The Social Security Handbook has 2,728 separate rules governing benefits. But that’s just the handbook. The Social Security Administration operating system has thousands more rules and interpretations, putting to shame the 72,000 pages often cited by political candidates about the Internal Revenue Code.
It’s no wonder that most retirees give up between 20 and 30 percent of the benefits they are entitled to; the rules and guidelines are overwhelming. And it’s no wonder that nearly half of all retirees accept a reduction of between 20 and 25 percent of their full retirement benefit and forgo a whopping 32 percent increase in income by not waiting until age 70.
With help it is extremely difficult to get it right — but getting it right on your own is nearly impossible. A 62-year-old couple has over 100 million combinations of months for each of the two spouses to take retirement benefits, take spousal benefits and decide whether or not to file or suspend retirement benefits. For couples with significant age differences the number of combinations can be even more daunting.
It was just a few years ago that the financial industry doled out advice and recommendations based on a simple, unsophisticated break-even calculation. But ever since a retired SSA employee began writing a weekly column, the general public and the financial services industry have begun to understand what in the past only the rule makers understood. The result of these revelations is that many of the strategies that have been brought to light have become Congress’s most recent victims.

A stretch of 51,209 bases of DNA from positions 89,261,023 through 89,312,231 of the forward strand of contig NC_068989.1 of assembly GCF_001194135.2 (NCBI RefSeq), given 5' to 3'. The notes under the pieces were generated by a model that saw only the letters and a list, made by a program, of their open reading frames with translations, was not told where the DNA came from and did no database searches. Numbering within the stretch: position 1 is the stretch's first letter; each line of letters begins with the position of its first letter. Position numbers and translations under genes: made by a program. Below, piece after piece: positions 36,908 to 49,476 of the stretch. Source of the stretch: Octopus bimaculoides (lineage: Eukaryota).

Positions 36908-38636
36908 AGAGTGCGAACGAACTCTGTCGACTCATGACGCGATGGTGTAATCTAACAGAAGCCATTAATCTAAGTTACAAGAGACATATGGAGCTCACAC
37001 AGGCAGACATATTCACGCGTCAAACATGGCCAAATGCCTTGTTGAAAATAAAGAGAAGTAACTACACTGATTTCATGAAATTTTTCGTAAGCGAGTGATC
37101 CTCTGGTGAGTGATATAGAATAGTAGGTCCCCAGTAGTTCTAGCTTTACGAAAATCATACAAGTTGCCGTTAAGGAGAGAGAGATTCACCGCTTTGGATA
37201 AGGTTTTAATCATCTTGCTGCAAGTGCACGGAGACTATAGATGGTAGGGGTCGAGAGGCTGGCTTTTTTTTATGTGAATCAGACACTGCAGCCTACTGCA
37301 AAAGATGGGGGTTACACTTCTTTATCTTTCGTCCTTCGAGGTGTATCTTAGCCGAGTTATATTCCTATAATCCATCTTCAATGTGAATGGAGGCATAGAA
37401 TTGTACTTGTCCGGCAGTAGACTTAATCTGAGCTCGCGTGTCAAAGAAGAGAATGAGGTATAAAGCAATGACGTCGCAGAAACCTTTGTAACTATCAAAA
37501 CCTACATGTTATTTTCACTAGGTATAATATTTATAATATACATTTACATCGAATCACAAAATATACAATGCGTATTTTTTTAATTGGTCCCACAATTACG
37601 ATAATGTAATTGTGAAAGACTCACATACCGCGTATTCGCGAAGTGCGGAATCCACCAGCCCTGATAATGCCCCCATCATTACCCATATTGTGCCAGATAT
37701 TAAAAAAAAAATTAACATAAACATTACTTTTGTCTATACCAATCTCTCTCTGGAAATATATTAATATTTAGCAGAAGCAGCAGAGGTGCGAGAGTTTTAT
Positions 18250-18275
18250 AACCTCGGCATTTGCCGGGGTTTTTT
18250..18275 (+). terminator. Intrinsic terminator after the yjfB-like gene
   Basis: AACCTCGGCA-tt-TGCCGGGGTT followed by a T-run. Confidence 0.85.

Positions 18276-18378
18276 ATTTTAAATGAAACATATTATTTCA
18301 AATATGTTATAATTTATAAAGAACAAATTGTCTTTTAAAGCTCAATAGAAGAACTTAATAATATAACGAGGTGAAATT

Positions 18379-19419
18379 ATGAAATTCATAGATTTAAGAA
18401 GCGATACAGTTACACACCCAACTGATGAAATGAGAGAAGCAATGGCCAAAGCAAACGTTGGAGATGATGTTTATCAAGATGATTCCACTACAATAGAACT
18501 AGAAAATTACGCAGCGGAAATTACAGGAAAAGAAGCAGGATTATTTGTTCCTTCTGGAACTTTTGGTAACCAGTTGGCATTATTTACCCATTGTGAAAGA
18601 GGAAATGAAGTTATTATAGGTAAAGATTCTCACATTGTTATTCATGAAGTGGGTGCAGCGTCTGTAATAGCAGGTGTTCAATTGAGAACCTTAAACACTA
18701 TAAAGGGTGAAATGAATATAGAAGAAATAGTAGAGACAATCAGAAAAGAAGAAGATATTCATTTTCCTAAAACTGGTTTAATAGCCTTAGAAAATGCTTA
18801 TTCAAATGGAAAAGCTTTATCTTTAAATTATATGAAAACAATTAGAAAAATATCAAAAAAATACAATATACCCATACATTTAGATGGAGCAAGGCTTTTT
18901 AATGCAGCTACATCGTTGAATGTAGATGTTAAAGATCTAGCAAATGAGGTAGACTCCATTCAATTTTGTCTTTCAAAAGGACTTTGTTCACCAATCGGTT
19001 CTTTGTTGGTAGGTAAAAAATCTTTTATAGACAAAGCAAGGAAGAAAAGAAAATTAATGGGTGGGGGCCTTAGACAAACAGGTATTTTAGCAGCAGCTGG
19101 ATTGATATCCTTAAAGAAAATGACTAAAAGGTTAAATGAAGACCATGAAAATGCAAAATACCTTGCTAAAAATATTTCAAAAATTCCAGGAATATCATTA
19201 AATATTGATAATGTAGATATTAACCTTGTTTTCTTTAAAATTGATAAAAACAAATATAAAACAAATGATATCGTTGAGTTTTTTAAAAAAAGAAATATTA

The last major change was during the Reagan Administration, when, in an effort to stem the tide of budget deficits, a bipartisan solution was devised to tax retiree benefits instead of cutting them. This achieved the same result in a more politically expedient manner than an outright reduction.
Now, unlike an IRA that one contributes to before taxes and pays taxes on later, we have to pay taxes both going in and coming out.
In a provision labeled “closure of unintended loopholes,” the recent budget compromise eliminates two popular claiming strategies for those born after January 1, 1954: file and suspend; and filing for a restricted claim of spousal benefits. For many couples, this strategy translates to a six-figure windfall. For anyone born after 1954, you just lost a great benefit.
The cold hard truth about government money is that you don’t own it and you cannot control it. But for those of you eligible for Social Security, you should do your homework. For everyone else, Congress still has 2,728 rules and hundreds of thousands of provisions that it can simply hit the delete key on to solve their problems.
Author of “Take Back Your Money” and “The Ten Truths of Wealth Creation,” John E. Girouard is a registered principal of Cambridge Investment Research and an Investment Advisor Representative of Capital Investment Advisors in Bethesda, Maryland.